Osteoarthritis in Dogs
Osteoarthritis is also known as degenerative joint disease. This is a common condition for dogs as they age, and it can be a painful disease that severely impacts their quality of life. Luckily, there are ways to manage and treat osteoarthritis in dogs.
In this article, the team at Kirrawee Veterinary Hospital is exploring the latest methods of managing and treating this condition.
What Is Osteoarthritis?
Degenerative joint disease is defined as the progressive and permanent deterioration of cartilage that surrounds the joints. In dogs, this can be especially painful due to their active nature. Arthritis is the term for inflammation of the joints whereas Osteoarthritis refers to chronic joint inflammation that is caused by the cartilage deteriorating.
The symptoms of osteoarthritis in dogs include:
- Stiffness, lameness or problems standing
- Consistent tiredness
- Reluctance to jump, play or run
- Sudden or gradual weight gain
- Irritability or other changes in behaviour
- Pain when touched or patted
- Difficulty urinating or defecating
- Having accidents in the house
- Loss of muscle mass in the limbs and spine
The Causes of Arthritis in Dogs
Although there has been extensive research on the topic, there is no known direct cause of degenerative joint disorder. Some factors that play a part in worsening the disorder are sudden trauma, abnormal wear on the joints and cartilage, and a congenital defect at birth such as hip dysplasia.
Another factor that worsens arthritis is obesity because it increases the stress on the joints. Dogs with diabetes, hyperlaxity (loose joints), and prolonged steroid treatments may be at a higher risk of osteoarthritis.
Diagnosing and Treating Arthritis in Dogs
In order to diagnose arthritis in your dog, our specialists will assess the history of their symptoms and conduct a complete physical examination. During the examination, we look for a decreased range of motion, stiff-legged gait, deformed joints, swelling or signs of pain.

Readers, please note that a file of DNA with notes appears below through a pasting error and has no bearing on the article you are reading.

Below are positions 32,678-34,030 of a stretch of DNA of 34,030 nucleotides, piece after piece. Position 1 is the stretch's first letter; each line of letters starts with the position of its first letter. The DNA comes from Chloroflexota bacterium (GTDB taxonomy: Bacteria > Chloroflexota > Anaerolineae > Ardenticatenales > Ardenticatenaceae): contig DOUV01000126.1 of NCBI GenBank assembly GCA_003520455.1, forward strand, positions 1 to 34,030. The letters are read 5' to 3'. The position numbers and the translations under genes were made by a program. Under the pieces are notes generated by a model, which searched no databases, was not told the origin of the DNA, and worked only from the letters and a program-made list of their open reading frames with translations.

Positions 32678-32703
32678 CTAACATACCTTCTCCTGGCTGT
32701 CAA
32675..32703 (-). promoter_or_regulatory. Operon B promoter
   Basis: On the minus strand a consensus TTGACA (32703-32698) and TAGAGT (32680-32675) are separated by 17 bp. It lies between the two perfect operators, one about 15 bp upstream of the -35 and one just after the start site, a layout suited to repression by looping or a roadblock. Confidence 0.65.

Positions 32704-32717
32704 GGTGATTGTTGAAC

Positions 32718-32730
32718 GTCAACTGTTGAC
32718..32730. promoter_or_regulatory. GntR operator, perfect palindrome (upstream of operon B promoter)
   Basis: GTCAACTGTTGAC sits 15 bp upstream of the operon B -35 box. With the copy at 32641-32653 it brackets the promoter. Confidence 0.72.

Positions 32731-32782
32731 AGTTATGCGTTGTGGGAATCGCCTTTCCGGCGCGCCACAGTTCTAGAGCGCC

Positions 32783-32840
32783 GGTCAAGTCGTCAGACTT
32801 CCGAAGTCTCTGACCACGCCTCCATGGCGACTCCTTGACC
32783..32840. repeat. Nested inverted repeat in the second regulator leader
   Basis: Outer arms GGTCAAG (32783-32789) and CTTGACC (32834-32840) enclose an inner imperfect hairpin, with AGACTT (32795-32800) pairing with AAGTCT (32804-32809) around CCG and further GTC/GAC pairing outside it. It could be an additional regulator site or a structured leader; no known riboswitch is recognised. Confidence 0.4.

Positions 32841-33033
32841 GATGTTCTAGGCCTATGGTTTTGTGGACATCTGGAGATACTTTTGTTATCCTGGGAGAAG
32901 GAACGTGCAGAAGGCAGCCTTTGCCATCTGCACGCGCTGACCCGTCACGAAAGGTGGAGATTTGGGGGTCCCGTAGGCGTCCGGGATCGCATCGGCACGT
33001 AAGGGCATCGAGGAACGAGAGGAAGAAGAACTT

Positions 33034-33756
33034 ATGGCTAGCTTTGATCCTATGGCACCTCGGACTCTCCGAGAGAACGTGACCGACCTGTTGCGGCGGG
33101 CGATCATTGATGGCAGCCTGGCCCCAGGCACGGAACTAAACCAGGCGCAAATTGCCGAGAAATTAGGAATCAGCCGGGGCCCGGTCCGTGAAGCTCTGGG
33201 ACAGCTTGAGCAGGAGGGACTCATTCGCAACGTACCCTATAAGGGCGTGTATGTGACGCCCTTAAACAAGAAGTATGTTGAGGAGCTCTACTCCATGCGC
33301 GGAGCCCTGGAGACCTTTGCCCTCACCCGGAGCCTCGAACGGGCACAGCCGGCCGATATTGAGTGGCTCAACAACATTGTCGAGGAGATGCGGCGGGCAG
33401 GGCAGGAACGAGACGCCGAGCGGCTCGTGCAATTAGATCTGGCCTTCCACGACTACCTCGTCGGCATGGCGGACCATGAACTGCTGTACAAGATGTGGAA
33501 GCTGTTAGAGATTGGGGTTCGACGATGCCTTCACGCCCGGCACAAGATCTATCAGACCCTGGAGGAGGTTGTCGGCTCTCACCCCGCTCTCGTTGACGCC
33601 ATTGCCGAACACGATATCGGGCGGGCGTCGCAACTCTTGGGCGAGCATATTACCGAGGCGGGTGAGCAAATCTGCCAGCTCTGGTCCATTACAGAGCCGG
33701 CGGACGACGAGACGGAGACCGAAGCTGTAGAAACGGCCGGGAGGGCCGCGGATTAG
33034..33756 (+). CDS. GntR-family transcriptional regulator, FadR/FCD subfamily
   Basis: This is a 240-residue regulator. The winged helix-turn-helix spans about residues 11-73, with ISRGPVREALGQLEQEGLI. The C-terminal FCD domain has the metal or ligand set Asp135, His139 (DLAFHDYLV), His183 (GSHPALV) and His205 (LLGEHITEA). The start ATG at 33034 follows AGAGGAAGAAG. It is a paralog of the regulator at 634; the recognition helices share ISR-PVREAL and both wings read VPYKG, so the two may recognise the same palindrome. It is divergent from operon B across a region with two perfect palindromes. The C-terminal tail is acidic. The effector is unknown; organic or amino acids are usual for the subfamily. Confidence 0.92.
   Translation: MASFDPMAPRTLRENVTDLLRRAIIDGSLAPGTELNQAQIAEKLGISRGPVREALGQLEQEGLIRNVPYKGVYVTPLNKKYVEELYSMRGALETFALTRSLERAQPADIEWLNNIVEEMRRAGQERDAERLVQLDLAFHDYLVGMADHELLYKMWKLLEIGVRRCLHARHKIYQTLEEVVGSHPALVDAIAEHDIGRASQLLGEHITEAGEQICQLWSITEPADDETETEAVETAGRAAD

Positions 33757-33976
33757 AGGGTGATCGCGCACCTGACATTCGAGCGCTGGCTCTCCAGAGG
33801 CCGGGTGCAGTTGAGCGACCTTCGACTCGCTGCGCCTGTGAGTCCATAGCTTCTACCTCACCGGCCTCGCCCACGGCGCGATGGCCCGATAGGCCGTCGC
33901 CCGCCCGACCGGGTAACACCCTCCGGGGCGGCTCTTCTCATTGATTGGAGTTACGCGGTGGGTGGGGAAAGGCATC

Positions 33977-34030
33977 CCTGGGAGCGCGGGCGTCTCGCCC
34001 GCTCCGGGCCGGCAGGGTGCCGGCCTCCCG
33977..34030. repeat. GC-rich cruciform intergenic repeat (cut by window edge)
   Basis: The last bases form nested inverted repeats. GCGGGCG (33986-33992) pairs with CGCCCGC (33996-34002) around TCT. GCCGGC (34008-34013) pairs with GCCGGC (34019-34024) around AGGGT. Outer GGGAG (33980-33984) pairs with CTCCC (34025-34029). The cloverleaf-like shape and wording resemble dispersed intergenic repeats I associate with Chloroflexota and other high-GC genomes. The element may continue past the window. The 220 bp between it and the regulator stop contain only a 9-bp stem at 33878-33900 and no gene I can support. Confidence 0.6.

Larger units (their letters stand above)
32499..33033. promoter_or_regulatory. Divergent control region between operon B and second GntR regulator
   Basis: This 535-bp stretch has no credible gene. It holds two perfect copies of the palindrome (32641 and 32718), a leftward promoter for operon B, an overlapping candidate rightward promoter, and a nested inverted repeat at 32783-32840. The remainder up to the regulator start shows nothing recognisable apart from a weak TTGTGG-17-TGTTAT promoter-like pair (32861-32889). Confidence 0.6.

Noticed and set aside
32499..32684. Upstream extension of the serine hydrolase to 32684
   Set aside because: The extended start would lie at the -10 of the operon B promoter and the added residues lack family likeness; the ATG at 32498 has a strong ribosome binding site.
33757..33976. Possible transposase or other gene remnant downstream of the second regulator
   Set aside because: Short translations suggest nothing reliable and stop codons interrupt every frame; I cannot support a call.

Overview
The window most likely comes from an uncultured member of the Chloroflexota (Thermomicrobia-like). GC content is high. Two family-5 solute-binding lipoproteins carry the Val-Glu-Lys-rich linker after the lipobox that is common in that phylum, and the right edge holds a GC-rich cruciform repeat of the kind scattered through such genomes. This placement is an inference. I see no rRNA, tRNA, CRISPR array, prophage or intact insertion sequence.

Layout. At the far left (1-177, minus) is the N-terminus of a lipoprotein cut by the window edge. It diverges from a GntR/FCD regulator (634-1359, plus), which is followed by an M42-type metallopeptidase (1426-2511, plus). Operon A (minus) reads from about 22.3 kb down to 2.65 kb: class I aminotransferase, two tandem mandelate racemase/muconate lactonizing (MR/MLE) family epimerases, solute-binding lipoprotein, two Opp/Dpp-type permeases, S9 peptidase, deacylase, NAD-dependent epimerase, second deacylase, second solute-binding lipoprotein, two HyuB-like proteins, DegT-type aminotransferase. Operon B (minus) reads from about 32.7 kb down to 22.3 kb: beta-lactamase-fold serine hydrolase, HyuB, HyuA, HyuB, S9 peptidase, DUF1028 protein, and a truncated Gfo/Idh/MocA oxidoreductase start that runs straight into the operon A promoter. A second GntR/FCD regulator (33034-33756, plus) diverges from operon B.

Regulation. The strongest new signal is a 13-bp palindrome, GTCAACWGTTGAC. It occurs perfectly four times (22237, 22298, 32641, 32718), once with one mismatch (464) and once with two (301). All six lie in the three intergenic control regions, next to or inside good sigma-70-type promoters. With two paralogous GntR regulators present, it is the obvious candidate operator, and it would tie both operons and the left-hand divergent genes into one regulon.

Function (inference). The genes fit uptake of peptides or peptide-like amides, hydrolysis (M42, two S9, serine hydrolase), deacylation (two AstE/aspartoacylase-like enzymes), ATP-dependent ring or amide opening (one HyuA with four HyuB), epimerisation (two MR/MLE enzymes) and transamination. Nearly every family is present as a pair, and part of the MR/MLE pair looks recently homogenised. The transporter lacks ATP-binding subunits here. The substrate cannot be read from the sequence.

Treatments for osteoarthritis are designed to control the symptoms, not to cure the condition as this is impossible. If your dog is found to have osteoarthritis, there are a few treatments that we may suggest trying, including:
- Reconstructive surgery or joint removal/replacements
- Physical therapy – motion exercises, swimming and massage
- Exercises to strengthen the muscles
- Cold and heat therapy for managing pain
- Long-term medicine to reduce swelling and inflammation
How to Manage Your Dog’s Osteoarthritis
Make sure you continue to monitor your dog’s symptoms, noticing when they appear to worsen. Limit their activity level so they don’t aggravate the affected areas. Finally, introducing a diet that is high in omega fatty acids may work to reduce inflammation.
The most important aspect to managing osteoarthritis in dogs is early diagnosis and prompt treatment. If you notice the symptoms listed above, make an appointment with Kirrawee Veterinary Hospital immediately. You can call us on (02) 9521 6422 or contact us online.